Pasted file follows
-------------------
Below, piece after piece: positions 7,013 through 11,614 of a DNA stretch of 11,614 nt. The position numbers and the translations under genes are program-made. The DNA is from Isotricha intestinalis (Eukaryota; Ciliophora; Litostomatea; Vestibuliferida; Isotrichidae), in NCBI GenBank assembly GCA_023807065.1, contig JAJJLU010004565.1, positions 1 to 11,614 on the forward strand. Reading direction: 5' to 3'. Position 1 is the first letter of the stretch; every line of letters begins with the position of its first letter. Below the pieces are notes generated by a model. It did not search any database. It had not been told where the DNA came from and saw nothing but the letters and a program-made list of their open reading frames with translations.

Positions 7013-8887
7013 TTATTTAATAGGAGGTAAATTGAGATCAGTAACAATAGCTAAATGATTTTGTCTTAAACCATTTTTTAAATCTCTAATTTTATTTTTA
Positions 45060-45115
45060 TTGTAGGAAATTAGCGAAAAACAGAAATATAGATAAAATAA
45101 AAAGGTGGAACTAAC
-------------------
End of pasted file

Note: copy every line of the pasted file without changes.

Below, piece after piece: positions 7,013 through 11,614 of a DNA stretch of 11,614 nt. The position numbers and the translations under genes are program-made. The DNA is from Isotricha intestinalis (Eukaryota; Ciliophora; Litostomatea; Vestibuliferida; Isotrichidae), in NCBI GenBank assembly GCA_023807065.1, contig JAJJLU010004565.1, positions 1 to 11,614 on the forward strand. Reading direction: 5' to 3'. Position 1 is the first letter of the stretch; every line of letters begins with the position of its first letter. Below the pieces are notes generated by a model. It did not search any database. It had not been told where the DNA came from and saw nothing but the letters and a program-made list of their open reading frames with translations.

Positions 7013-8887
7013 TTATTTAATAGGAGGTAAATTGAGATCAGTAACAATAGCTAAATGATTTTGTCTTAAACCATTTTTTAAATCTCTAATTTTATTTTTA
Positions 45060-45115
45060 TTGTAGGAAATTAGCGAAAAACAGAAATATAGATAAAATAA
45101 AAAGGTGGAACTAAC